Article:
This quilt has been an unexpected pleasure to work on. Although it would have been a lot simpler to have known the final design from the beginning, the false starts were a great learning experience. I think the final design has a sort of superhero/super star vibe that is perfect for kids.
For the quilting, I extended the lines from the star to the edges and then stitched in the ditch around the square frames. There is a little puckering at the bottom of the quilt where the frames and the rays from the star intersect–grr. I don’t think it will be very noticeable after the quilt is washed, but I would love to know how to prevent this from happening. (This is why I love quilting in a diamond grid–nice and smooth every time!) The backing fabrics are two Denyse Schmidt prints from Jo-Ann Fabrics. I wasn’t sure the prints would work, but I really like how they look with the quilt top. All that’s left to do is the binding. I am leaning toward charcoal. Too dull? I also have a gold honeycomb print in my stash that might be good?
My guild, Gainesville Modern Quilters, decided to do a UFO (unfinished objects) swap and then make charity quilts with the exchanges. We plan to link up with SwimBikeQuilt’s 100 Quilts for Kids. I chose this lovely block that was hand-pieced by Mary’s grandmother.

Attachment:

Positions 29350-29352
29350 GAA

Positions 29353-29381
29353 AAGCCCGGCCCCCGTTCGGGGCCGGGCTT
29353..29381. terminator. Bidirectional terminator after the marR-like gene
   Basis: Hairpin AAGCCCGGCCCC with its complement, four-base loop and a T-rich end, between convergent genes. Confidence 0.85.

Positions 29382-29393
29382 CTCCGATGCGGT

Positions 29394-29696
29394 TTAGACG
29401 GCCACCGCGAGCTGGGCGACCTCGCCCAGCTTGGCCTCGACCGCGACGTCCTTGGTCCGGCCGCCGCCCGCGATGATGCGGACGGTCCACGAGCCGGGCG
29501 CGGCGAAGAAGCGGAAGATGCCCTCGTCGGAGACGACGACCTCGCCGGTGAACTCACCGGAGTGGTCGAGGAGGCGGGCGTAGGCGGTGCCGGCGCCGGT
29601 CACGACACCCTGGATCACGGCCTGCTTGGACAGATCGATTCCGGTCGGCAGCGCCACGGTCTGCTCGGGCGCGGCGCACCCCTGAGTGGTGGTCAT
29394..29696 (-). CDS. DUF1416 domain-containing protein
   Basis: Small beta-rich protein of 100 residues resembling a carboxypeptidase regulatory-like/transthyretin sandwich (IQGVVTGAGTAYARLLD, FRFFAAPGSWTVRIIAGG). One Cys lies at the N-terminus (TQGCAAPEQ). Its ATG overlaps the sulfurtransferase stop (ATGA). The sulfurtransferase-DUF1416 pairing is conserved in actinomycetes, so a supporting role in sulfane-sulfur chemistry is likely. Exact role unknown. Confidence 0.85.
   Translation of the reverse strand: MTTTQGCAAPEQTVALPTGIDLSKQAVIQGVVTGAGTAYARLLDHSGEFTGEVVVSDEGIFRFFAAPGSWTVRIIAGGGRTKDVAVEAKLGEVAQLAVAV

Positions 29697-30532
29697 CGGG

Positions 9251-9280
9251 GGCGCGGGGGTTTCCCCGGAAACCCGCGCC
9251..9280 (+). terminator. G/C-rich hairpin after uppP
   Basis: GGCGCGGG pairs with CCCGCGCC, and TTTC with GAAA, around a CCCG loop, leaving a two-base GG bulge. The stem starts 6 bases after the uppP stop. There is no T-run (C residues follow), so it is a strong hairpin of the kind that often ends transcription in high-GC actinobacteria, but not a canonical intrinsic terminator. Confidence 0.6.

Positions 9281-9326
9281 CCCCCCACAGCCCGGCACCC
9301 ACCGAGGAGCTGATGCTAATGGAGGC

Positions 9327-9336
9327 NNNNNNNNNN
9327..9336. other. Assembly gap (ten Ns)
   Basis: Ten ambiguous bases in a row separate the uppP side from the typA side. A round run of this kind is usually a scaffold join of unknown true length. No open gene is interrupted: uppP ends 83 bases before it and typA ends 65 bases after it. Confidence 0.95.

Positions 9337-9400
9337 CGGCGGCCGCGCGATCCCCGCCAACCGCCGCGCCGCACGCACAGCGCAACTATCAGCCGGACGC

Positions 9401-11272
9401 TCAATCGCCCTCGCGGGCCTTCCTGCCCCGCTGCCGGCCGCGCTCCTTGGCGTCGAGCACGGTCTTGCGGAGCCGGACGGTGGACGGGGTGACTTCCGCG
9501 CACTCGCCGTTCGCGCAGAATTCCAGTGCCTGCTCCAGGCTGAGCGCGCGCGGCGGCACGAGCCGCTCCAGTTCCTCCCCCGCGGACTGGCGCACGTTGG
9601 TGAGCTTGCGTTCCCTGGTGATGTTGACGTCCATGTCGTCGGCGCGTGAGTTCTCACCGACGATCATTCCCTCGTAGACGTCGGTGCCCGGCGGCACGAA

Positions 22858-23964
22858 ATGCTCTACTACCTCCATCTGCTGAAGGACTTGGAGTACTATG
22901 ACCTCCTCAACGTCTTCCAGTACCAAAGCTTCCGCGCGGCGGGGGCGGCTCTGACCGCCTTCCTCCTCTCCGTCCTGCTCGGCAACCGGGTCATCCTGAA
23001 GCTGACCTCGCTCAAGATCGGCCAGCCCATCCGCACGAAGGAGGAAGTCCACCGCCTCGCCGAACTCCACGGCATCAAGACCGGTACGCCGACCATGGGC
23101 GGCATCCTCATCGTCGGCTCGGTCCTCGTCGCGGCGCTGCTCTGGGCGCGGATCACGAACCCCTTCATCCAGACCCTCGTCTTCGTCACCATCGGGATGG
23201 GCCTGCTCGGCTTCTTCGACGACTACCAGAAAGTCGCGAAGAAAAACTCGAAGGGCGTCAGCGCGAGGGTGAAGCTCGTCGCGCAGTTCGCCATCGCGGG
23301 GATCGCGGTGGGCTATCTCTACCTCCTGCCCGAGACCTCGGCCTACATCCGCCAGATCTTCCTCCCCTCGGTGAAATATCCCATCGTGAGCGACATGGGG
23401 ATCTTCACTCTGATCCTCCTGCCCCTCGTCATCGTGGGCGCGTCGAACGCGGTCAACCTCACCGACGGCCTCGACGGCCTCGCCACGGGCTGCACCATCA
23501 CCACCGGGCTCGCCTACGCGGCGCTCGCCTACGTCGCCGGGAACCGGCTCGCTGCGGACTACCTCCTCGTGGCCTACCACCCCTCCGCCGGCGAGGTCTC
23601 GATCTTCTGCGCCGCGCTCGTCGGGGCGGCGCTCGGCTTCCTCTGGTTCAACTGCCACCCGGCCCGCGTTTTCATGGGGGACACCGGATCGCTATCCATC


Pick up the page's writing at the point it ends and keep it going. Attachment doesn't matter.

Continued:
I really want to make something special with this block. I was thinking that red and blue eight-point stars and some flying geese would suit the original design. But then I saw a very pretty star block on Hyacinth Quilt Design (from the book Simply Retro by Camille Roskelley) that I think might be just perfect.
I also love the palette in this quilt from Spotted Stone Studio–I love the mix of navy and red with the soft pinks and gold–so pretty!
Here are some of the fabrics I’ve pulled so far to work on this–and a big piece of white, which I plan to use lots of!
I am really excited about this project. Taking something rooted in family and traditional quilting and making something modern is super appealing. Plus, I’ve been making quilts for my Etsy shop, which is exciting and fun, but making a quilt for a child in need is a very different feeling. I look forward to sharing my progress–which should be fairly rapid since we are meeting the first week in September to gather our finished quilts!